"I was talked into taking the chance basically by my agent and wife, and also other parts of my family. My parents wanted me back in the States, in the U.S., just because that's where they felt I belonged. So I took the chance."
It paid off. Thomas proved to be a legit NHLer in 2005-06, leading the Bruins with 12 wins and a .917 save percentage. He followed that with 30 wins last year, emerging as Boston's No. 1 netminder when Hannu Toivonen tanked. But Thomas didn't take anything for granted heading into the off-season.
"You can never get comfortable," said Thomas. "You can never relax in this game. Just like in the summertime, if you don't work harder than everybody else, then there's going to be some young kid who is going to outwork you and get better than you. If you don't keep trying to get better, no matter what your age, you're going to get passed by. Unless you're one of those rare talents that has so much talent that you can afford to; that hasn't been the story of my career. I've had to battle every year, and I think every new challenge -- I've been through enough challenges, though, to where I'm not afraid of a challenge."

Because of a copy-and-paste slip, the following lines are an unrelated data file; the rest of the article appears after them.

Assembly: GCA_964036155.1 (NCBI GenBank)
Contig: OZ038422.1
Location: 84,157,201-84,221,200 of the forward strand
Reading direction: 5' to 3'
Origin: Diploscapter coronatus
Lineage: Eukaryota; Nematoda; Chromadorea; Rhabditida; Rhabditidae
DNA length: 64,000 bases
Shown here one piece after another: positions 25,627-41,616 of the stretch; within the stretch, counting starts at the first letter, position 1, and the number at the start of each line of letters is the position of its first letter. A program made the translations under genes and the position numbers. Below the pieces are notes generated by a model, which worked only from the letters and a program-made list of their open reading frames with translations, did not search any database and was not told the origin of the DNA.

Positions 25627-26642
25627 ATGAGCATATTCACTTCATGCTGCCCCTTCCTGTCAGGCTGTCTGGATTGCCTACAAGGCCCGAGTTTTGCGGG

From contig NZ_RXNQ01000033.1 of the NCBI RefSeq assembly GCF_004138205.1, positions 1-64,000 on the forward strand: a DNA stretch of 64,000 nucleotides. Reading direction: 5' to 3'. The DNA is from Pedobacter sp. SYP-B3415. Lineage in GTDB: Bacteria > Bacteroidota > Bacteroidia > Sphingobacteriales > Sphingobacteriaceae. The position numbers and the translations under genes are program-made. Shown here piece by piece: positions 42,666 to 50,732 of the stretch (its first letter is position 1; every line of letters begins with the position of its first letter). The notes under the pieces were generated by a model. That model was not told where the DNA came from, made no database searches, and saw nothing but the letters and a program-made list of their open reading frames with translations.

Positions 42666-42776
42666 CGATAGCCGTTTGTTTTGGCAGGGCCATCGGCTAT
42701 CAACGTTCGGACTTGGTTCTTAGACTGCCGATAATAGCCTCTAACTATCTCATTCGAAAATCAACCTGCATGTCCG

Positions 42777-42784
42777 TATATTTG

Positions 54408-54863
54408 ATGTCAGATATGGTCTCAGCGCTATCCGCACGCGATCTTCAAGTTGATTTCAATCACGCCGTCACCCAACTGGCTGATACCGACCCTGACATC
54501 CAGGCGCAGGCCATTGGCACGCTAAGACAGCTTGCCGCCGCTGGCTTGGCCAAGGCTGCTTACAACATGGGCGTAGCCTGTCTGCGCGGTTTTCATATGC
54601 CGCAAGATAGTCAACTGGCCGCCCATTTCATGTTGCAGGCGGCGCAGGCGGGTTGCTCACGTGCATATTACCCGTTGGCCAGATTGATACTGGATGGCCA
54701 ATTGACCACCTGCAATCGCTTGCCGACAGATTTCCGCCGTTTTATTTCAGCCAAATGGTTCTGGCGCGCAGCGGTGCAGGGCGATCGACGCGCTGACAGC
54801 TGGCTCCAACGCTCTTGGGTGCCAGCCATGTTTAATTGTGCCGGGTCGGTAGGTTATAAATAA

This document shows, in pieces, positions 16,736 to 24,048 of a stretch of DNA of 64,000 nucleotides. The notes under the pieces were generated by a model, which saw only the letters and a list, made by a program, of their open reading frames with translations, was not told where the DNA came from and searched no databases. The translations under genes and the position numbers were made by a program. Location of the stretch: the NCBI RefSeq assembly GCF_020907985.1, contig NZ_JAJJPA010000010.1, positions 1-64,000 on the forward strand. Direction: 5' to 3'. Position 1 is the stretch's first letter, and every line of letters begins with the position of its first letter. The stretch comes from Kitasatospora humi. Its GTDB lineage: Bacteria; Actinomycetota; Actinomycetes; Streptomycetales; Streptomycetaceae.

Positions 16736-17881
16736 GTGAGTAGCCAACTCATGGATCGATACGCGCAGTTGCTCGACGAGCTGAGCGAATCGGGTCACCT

Most hockey experts, including this humble scribe, pegged Thomas as a career backup, a competitive, scrappy guy who could steal points but was completely incapable of carrying the workload for 82 games. Believing they still needed to solidify the position, the Bruins brought in Manny Fernandez to compete for the starting job.